A Nigerian prince has given up a life of royalty at home to spend his days hunting leaks for Thames Water in London – in a story reminiscent of the Eddie Murphy comedy Coming to America.
Akeem Adenuga, 62, comes from near Lagos in Nigeria where his brother – King Asunmo Aderibigbe – is The Paramount Ruler of Odo-Ayandelu.
The prince took a break from royal duties in 1994 to study in the UK and fell in love with the country, taking a job as a trainee leakage technician at Thames Water in 2000 and he has worked there ever since.
Eddie Murphy’s 1988 film depicted a fictional Prince Akeem, the crown prince of a made-up African country, who travels to the US in the hope of finding a woman he can marry.
The real-life Akeem now leads a team of 24 engineers who find and fix hidden subterranean leaks across the city.
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Father-of-five Akeem said: “I really look forward to coming to work, and I’m always raring to go out and get stuck into work in the streets of the capital.
“I love my job, and the people I work with really make it special.
“That’s why it’s so important to me that I look after my team – health and safety is my top priority.
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“It gives me joy every day when they all get home safely.”
Despite moving thousands of miles away, Akeem remains deeply connected to his hometown of Agbowa-Ikosi — a small town two hour's drive from the city of Lagos.
He and five friends donated $25,000 for an ambulance in 2017, so that locals could take patients to the nearest hospital – an hour away.
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Akeem, who is a massive Arsenal fan despite living in Tottenham, said: “As a prince back home, my family gets a wonderful welcome every time we visit.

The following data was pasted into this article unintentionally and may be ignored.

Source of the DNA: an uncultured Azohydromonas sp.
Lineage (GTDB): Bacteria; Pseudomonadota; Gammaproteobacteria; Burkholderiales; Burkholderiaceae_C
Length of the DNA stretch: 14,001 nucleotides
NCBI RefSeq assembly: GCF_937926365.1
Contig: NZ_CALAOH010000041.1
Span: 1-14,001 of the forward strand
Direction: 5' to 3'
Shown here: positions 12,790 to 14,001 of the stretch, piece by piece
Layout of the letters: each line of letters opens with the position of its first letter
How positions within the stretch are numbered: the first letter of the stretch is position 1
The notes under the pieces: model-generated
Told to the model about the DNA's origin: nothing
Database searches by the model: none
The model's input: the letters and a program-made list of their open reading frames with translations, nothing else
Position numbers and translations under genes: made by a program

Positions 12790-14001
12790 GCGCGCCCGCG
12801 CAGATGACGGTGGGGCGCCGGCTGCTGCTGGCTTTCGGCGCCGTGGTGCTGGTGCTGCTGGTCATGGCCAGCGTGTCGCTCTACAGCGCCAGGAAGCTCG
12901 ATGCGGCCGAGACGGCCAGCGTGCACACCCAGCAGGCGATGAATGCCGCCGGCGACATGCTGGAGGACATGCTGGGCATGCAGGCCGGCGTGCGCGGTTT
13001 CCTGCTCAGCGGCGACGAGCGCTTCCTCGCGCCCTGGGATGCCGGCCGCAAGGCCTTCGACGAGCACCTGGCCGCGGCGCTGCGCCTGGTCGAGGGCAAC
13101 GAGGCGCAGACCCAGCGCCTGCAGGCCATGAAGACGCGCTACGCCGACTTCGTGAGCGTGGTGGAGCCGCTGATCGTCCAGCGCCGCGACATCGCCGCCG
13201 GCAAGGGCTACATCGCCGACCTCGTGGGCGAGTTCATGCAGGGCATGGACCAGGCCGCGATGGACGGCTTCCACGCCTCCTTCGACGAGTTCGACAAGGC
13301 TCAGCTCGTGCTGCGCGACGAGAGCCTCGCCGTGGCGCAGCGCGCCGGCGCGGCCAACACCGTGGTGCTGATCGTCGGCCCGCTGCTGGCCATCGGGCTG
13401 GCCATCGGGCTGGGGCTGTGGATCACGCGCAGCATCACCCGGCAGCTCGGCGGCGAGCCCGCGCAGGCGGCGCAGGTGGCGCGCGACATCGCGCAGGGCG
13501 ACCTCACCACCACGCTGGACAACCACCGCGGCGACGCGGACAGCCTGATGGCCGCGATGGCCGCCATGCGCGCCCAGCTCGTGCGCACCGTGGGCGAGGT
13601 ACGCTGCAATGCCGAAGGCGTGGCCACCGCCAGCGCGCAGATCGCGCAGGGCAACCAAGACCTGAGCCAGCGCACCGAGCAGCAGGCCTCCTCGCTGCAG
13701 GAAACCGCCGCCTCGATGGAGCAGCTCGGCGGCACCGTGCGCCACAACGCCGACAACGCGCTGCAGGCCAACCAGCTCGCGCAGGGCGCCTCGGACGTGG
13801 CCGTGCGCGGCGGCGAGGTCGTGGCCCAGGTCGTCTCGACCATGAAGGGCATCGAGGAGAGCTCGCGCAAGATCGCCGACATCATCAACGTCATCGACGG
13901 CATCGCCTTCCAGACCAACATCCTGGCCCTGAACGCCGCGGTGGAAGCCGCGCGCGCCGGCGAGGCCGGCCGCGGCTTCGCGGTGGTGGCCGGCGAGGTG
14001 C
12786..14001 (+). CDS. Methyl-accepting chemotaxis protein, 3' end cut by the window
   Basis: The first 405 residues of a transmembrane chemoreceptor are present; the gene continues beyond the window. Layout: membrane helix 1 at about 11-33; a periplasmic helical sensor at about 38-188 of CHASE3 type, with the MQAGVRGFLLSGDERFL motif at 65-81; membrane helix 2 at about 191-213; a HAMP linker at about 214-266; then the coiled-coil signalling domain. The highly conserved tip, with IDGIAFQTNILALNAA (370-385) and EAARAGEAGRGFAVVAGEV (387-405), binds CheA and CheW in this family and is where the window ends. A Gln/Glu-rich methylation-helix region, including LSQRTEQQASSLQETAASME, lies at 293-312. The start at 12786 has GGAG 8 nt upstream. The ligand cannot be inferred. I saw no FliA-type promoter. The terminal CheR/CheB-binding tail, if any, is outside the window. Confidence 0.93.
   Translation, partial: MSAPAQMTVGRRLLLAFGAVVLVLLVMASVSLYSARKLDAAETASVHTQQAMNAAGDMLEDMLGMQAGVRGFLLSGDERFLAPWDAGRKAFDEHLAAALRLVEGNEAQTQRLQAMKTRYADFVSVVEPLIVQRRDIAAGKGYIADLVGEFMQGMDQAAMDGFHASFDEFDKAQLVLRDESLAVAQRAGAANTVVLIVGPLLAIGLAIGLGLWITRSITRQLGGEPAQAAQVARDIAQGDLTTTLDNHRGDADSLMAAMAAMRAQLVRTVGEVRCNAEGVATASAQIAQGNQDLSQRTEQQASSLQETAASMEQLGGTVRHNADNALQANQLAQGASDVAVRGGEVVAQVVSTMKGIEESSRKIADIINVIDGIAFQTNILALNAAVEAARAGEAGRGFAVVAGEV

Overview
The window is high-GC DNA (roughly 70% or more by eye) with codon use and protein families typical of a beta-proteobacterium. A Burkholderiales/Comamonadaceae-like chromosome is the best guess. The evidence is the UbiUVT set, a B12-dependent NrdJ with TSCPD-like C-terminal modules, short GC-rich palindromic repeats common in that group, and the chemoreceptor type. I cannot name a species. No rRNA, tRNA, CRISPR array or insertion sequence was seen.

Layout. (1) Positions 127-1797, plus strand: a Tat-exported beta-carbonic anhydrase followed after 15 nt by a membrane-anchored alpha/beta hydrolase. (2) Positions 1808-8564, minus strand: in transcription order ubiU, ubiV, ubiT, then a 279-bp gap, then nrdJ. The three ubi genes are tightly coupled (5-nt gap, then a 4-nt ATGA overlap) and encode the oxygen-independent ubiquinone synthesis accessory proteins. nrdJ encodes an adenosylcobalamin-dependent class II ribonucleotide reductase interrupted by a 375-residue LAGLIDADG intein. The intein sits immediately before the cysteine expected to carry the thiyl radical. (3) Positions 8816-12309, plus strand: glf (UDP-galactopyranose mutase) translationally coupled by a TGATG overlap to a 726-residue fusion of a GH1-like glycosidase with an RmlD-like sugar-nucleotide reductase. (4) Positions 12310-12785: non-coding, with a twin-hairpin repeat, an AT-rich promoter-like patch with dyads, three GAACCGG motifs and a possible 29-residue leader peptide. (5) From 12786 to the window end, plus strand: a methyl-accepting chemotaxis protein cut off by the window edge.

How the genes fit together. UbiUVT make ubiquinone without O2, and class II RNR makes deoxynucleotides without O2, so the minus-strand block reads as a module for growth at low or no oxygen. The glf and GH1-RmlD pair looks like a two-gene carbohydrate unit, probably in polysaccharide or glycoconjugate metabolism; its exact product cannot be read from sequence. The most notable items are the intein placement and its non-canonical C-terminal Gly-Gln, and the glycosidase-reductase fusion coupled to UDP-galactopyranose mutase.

“But I always remember the advice my late father gave me many years ago – be humble, kind and productive.
“That’s a really good way to live and has always carried me through.”
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His brother is Royal Majesty Oba Asunmo Ganiyu Aderibigbe Balogun, Jamade the first, the Paramount Ruler of Odo-Ayandelu.
But before taking up his role he studied Block Laying and Concreting at a technical college.
He then went on to be a masonry officer and union leader at the National Electric Power Authority (NEPA) in Nigeria.
Thames Water is now uncovering a record number of leaks, with more than 70,000 repaired in the last financial year.
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It is spending more than £1 million a day to help reduce leaks on an underground network of pipes that’s almost long enough to circle the Earth.
Recent successes include plugging a leak that was losing three million litres per day in Guildford Street, near Great Ormond Street Hospital.
Danny Leamon, Thames Water’s head of water networks, said: “We have dozens of teams working around the clock to find and fix an average of around 1,400 leaky pipes every week right across our region.
“We’re determined to drastically reduce the amount of water that escapes from our pipe network to help protect customer supplies and the environment for now and future generations.”
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